Film Threat archive logo


By Tom Meek | February 1, 2000

The story at the Sundance 2000 awards ceremony was not “Girlfight” and “You Can Count On Me,” which dominated the jury selections in the dramatic feature competition, but juror Kevin Smith’s irreverent shtick. In presenting the awards, the director of “Clerks” and “Chasing Amy” began with a letter from his “friend” Bob (Robert Redford). In the faux-note, addressed to the audience, Bob stated that wanted “all” to know that he “was better than Dustin Hoffman in “All the President’s Men”” and that he “rocked hard!” The post signature was the capitalizing moment, “PS f**k Slamdance,” Smith added with droll aplomb.

The alarm to such wit — funny as it may be — if you stop and think about it; is that these two men (Redford guilty by way of Smith’s mouth) are independent film icons tearing down an alternative indie venue. Wasn’t Sundance set up to give the unheard filmmaker a voice? Wasn’t Slamdance born out of Sundance’s overspill, when its success made it more competitive, more commercial and less of a forum for first-time filmmakers? Most Sundance filmmakers seemed amused and unthreatened by the many, mini, alterno-dances and applaud them for what they are. Why Smith, an indie darling, would stop to slam Slamdance is perplexing. True it may be a thorn in its stepmother’s side, but Slamdance is hardly a threat to Park City’s cine-throne.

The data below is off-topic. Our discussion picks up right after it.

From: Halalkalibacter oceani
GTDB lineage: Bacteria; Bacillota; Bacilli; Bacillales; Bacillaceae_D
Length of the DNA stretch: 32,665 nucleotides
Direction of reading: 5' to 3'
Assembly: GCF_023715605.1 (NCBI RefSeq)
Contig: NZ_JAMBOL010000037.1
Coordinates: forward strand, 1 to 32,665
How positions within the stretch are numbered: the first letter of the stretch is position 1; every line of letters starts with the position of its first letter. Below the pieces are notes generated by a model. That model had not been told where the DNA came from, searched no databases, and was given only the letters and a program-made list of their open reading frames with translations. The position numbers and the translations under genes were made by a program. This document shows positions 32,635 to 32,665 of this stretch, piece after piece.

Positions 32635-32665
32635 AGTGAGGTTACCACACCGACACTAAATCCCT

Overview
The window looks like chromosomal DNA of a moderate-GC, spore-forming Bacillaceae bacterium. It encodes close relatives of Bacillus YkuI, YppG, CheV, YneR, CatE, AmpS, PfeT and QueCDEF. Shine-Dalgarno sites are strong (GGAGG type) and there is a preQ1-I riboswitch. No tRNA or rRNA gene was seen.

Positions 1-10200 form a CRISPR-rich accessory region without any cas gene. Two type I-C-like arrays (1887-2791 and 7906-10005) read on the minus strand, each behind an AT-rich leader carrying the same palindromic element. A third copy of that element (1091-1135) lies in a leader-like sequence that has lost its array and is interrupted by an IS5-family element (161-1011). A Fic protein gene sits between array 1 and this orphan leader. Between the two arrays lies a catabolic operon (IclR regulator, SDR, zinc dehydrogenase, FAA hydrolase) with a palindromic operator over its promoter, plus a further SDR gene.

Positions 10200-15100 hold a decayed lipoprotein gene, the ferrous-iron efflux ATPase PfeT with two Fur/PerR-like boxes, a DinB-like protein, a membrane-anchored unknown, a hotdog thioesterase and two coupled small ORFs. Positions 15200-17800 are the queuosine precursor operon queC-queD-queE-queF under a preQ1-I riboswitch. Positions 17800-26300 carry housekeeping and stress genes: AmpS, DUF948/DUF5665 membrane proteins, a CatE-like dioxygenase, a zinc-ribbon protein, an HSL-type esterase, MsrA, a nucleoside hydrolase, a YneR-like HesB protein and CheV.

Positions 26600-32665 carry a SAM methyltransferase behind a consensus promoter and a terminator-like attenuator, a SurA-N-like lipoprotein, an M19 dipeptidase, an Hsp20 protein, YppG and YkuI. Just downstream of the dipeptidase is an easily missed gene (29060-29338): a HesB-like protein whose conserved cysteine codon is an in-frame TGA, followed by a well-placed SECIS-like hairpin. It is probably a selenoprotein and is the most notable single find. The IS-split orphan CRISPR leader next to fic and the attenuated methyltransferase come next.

Smith continued his hilarious dialogue by spoofing the jury’s tough decision process; “It came down to throwing down with Maslin [former NY Times film critic, Janet] in a steel cage.” Smith admitted he was no match, “she’s tougher than a longshoreman and cusses just as much.” It’s an unsavory image, but Smith’s delivery was devilish, delectable and a breath of fresh air to the evening’s perfunctory proceedings.

Leave a Reply

Your email address will not be published. Required fields are marked *

Join our Film Threat Newsletter

Newsletter Icon